Would you pursue the same career path again?

I believe that human progress is driven by technology. Now that more women are breaking the glass ceiling and working in technical professions, I’m proud to be part of this community effort. For that reason, I would choose the profession of an engineer again any time.

Messerle

 

Margarita Messerle:

“One trade fair visitor asked me to get him a coffee.”

Read more about Margarita Messerle's experiences

Messerle

Margarita Messerle has been working for Freudenberg Performance Materials in Weinheim since February 2016. The graduate chemist was born in Kazakhstan and moved with her family to the Southern Palatinate at the age of four. Messerle completed her first one-day internship in the laboratory of a large chemical company at the age of 13. After graduating from high school, she studied chemistry in Mainz and then worked for several years in research at RWTH Aachen University. Today, the 28-year-old is responsible for the sales and marketing of separators for lithium-ion batteries.

Who or what inspired you to take up a technical profession?

My high school in Herxheim organized one-day internships for us in the chemical industry from the eighth grade. So there I was in the lab and found the work fascinating. Later on, I wrote my thesis about flavorings in the food industry, did a lot of research in the process, spoke with researchers over the phone and learned a lot about vanilla yoghurt. Since then, I can’t eat any more (laughs), but my fascination for chemistry has remained.

What fascinates you about your job?

My job challenges me in two ways. On the one hand, I am responsible for marketing and sales and on the other I need to deploy my technical know-how as a chemist. The separators we make for lithium-ion batteries are nonwovens impregnated with ceramics, which makes them a still young and promising business segment at Freudenberg. We made our breakthrough three years ago and are now in the growth phase. My job is also to generate interest in the product among new customers and industries. The regular exchange with colleagues worldwide also makes my work very exciting and diverse.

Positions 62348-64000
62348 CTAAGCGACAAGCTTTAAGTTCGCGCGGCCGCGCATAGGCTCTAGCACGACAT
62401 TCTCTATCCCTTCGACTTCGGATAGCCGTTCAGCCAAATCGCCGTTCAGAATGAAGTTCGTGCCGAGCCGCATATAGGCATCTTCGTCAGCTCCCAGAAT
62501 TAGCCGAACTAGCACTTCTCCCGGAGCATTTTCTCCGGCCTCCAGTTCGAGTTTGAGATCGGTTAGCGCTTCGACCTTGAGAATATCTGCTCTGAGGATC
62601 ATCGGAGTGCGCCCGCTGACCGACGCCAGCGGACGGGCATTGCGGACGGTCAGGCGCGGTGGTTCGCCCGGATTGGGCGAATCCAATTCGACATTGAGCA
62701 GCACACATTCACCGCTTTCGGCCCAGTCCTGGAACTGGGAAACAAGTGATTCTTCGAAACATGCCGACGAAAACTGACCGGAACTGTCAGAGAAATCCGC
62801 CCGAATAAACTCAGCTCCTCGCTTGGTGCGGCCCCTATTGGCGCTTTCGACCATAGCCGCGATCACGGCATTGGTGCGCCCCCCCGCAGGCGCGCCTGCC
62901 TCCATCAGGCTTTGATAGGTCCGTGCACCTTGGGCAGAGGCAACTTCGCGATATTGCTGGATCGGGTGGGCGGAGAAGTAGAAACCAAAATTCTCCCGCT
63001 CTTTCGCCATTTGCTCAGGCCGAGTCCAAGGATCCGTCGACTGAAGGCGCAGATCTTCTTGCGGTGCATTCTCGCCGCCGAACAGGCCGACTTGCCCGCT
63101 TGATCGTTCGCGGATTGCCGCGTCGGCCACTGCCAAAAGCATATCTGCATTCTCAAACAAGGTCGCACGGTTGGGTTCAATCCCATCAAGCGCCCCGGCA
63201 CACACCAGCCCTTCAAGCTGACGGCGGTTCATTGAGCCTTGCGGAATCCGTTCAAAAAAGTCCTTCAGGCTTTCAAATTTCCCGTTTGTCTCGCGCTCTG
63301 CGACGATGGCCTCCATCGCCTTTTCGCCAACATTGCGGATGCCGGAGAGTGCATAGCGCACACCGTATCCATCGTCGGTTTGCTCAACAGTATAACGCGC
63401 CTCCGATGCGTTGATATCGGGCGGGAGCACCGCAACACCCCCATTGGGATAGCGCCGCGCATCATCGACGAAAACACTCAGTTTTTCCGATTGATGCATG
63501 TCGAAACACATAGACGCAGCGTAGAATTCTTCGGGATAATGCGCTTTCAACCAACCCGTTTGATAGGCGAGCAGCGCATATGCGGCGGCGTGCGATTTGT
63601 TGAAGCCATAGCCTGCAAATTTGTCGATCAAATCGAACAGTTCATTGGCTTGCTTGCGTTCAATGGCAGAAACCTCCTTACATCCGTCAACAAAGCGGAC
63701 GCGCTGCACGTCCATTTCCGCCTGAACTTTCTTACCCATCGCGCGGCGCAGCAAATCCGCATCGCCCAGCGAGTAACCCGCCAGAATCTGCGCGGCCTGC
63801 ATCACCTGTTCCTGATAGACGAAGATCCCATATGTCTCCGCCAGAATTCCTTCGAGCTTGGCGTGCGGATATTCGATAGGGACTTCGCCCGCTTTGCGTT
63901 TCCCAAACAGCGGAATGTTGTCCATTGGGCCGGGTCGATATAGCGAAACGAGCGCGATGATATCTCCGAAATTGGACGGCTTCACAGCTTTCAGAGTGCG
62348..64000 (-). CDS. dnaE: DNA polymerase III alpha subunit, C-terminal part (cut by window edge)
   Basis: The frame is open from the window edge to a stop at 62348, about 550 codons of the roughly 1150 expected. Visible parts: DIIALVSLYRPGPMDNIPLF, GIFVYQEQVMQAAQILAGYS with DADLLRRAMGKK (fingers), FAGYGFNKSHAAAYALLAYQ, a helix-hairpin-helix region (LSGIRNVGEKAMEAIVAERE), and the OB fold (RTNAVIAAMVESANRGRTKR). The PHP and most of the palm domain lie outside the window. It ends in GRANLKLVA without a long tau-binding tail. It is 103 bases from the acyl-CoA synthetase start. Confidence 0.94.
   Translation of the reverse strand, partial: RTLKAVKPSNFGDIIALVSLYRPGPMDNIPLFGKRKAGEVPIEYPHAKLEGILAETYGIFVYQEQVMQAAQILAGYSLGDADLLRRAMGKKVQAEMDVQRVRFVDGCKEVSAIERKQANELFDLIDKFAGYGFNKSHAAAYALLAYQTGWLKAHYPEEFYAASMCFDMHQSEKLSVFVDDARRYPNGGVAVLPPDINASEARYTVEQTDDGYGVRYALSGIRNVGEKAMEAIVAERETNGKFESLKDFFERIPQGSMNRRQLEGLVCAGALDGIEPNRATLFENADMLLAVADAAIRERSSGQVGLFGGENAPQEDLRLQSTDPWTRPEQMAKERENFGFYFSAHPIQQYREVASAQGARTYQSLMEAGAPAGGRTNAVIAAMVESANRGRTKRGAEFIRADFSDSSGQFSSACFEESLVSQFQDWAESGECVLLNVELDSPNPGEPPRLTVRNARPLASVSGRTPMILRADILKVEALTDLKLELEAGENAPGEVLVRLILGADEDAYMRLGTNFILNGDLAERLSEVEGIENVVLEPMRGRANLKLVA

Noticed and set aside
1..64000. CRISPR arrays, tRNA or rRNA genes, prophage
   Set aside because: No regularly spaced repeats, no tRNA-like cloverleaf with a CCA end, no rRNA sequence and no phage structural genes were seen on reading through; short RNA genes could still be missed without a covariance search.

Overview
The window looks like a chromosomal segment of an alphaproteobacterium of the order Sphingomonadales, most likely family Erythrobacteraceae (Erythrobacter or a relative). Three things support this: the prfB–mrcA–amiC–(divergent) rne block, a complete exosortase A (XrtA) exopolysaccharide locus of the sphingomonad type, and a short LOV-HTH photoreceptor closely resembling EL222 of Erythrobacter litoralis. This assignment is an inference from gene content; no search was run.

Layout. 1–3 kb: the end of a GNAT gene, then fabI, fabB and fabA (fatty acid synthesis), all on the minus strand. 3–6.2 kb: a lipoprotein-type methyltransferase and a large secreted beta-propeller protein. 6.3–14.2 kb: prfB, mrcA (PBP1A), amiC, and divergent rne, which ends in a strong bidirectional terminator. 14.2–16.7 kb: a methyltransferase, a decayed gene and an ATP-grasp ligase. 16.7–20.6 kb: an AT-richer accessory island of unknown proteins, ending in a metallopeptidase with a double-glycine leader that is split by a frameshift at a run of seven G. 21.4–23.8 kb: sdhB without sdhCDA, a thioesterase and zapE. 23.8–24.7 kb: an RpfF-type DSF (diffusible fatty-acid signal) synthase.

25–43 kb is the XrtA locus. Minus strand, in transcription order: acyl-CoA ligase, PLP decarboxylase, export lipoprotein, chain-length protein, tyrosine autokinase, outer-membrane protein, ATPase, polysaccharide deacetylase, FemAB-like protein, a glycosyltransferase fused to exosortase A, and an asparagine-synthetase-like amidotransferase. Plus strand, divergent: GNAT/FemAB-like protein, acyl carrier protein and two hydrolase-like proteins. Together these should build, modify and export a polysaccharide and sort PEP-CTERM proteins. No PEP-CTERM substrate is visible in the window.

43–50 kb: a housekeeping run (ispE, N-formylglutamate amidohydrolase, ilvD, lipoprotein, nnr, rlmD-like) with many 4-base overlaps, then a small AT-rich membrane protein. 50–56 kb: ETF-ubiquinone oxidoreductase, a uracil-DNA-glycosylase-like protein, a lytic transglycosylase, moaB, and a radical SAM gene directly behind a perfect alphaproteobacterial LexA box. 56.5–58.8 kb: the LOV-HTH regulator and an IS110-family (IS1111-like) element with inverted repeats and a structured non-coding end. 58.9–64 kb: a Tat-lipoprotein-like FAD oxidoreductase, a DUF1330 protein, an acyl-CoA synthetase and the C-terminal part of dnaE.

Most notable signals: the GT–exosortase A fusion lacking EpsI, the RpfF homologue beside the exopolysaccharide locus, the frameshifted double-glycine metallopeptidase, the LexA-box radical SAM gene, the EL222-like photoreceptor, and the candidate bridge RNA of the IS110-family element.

Would you pursue the same career path again?

I would do more internships in industry and do them sooner, but otherwise I am very happy with my career so far.

Have you encountered prejudices in your career, such as that women have no technical understanding, that they are not good engineers or that they are not good at math or science?

In actual fact, not so long ago, a visitor to the trade fair asked me to get him a coffee. I replied that I would be happy to introduce our new product to him and that we could have a cup of coffee while I was doing so. He was perplexed at first, but accepted my offer. Afterwards, in his very amusing way, he gave me the tip that as a young woman I should speak with a deeper voice, so that my counterpart would take me more seriously. Then I said to him with the deepest voice I could muster, “Thank you, but I prefer to go my own way.”

What advice would you give to young women who want to take up a technical profession?

Not to be discouraged. Arguments such as saying that only men work there or you’re going to have to deal with craftsmen shouldn’t stop women today from taking up a technical or scientific profession. It is also a lot of fun to surprise the person you’re talking to with knowledge that he or she doesn’t initially expect you to have.

Rau

  

Michaela Rau:

"The chances and opportunities in technical professions offer good prospects and are very diverse."

Read more about Michaela Rau's experiences

Rau